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Mapping the Mobile Ad Serving

In this article we will discuss the mapping of mobile ad serving. In order to understand it better, we ‎must understand the major differences between online and mobile (when serving ads). In general, ‎mobile ad serving and online ad serving are very much alike; nevertheless, there are some differences ‎that apply specifically to mobile ad serving, which create a slightly different environment. ‎

There are two major differences: Tracking and Speed & Servers.‎

Tracking‎:

In online ad serving, much of the tracking that is done in campaigns is done with client side ‎tracking (image pixel/script pixel). This is a preferred methodology for advertisers because it is ‎simple to integrate and it measures the calls from a user, and not from the server. In mobile ad ‎serving, the recommended tracking is server side. This type of tracking is preferred because it ‎measures the calls from server to server; much more accurate and desirable, because many ‎mobile devices are cookie-less and the user’s call cannot be relied upon.‎

Speed and Servers:

In mobile environments, speed is most important. Many users have slow connections, and if ‎the browser or app fetched the ad the way it does on desktop connections, the user would be ‎likely to abandon the page before the ad finished loading. Due to this issue, much of the ad ‎serving on mobile is done via the cloud rather than directly on the client’s phone/tablet. So ‎instead of the browser calling a server and then being redirected to another server, the ‎browser tends to call a server directly, which then calls other servers. This helps with ‎connectivity that is much faster than the regular mobile network.‎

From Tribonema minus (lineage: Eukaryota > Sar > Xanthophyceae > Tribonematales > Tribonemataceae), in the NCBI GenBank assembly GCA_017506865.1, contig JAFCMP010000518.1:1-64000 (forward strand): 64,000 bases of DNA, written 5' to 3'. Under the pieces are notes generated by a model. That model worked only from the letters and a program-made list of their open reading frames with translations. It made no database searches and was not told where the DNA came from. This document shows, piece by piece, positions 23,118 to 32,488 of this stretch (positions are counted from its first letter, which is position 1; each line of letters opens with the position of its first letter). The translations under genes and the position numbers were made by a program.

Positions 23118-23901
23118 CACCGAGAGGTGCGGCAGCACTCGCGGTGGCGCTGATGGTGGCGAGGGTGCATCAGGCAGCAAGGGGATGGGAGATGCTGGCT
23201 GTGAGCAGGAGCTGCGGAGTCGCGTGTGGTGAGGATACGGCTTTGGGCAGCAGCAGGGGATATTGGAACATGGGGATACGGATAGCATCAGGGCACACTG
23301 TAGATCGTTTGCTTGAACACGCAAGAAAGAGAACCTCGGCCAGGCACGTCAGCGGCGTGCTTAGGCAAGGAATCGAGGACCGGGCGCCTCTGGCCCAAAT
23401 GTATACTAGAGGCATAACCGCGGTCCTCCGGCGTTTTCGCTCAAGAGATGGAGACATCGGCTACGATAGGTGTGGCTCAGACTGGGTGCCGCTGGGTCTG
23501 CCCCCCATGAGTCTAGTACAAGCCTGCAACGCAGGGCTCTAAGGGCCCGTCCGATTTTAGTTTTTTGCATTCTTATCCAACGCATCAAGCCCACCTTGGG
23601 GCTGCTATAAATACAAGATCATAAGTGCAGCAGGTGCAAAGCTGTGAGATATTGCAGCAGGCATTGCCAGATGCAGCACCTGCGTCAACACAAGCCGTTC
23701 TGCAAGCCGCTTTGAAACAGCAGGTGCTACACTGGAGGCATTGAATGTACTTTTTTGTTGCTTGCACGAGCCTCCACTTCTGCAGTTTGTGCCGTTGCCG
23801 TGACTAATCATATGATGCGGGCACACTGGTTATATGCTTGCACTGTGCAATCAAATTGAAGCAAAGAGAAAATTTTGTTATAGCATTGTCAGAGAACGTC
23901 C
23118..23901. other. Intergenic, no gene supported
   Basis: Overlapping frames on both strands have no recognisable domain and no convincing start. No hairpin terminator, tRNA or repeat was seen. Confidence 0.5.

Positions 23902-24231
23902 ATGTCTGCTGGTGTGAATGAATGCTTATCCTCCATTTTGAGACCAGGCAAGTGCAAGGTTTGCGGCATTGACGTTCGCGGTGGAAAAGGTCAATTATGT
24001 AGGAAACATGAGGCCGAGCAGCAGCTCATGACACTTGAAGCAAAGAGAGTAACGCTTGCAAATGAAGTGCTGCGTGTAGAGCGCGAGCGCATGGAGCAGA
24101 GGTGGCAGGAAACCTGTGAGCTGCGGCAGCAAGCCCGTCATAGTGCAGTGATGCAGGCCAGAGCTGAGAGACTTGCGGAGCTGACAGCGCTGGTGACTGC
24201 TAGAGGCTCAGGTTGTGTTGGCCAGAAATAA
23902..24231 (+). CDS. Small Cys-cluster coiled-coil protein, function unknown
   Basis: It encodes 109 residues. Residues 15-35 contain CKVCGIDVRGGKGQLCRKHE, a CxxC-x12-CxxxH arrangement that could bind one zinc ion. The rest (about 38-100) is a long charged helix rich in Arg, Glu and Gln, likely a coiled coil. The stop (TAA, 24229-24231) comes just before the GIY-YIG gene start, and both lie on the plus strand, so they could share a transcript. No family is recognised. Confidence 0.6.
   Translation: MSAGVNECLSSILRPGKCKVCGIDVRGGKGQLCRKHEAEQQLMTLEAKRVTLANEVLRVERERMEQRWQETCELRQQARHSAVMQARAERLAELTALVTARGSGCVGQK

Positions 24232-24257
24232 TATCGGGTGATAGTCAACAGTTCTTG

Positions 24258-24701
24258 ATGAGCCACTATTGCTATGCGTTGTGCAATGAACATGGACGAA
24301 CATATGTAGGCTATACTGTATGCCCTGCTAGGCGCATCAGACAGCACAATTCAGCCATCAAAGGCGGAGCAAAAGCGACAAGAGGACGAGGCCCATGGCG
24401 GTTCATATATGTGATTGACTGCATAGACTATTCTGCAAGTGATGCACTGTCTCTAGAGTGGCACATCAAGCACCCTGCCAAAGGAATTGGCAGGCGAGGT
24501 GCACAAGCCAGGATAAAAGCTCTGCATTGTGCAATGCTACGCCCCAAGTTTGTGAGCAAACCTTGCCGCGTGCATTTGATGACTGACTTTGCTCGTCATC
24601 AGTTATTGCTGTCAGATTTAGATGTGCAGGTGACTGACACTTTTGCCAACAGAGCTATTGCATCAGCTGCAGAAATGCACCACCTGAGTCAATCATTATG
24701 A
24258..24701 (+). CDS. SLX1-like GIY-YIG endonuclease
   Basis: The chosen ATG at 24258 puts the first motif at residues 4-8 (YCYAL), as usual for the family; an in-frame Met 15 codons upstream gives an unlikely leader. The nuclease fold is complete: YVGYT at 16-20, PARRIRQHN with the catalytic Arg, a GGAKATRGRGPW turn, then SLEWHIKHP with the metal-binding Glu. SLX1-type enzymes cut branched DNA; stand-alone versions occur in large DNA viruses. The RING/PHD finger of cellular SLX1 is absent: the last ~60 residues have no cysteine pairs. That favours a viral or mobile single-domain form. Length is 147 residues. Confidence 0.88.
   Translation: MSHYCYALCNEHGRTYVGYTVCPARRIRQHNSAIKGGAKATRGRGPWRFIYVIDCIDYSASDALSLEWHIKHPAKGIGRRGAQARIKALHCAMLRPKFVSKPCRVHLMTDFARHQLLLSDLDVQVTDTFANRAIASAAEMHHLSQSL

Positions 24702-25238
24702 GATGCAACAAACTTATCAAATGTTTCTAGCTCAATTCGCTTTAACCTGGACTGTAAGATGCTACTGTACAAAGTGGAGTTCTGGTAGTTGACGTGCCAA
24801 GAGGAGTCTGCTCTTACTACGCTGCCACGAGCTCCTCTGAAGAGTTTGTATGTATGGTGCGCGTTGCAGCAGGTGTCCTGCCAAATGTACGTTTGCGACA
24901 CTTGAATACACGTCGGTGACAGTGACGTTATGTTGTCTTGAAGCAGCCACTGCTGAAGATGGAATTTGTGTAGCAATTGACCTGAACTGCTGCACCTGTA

Once we understand the major differences, we can now explain how the Ad Serving is mapped and ‎how the flow applies when an ad call is made.‎

mapping mobile ad serving

The user is logged into a web/app server. The call is forwarded to the publisher ad server which is ‎handled by a network seat holder or an agency. The information of the winning ad is then passed back ‎to the web/app server in order to show it to the user. So the major difference is that the call is made ‎by the servers and not by the mobile user (as explained before). All connectivity that had user ‎engagement with the flow is now done by server to server calls.‎

In an online call the ad serving would be directly from the ad server, while the content would be from ‎the web server. As can be seen above, the complete data is coming from servers which are not ‎directly connected to the user.‎

In an RTB sequence, the mobile ad serving is set via the final DSP which is supplying the correct ad as ‎per the user’s profile per segmented factors.‎

In summary, ad serving in mobile closely resembles online ad serving but lacks the user engagement, ‎and as such relies on server engagements. Once the information is ready from all servers, the ‎complete data/ad is presented to the user.‎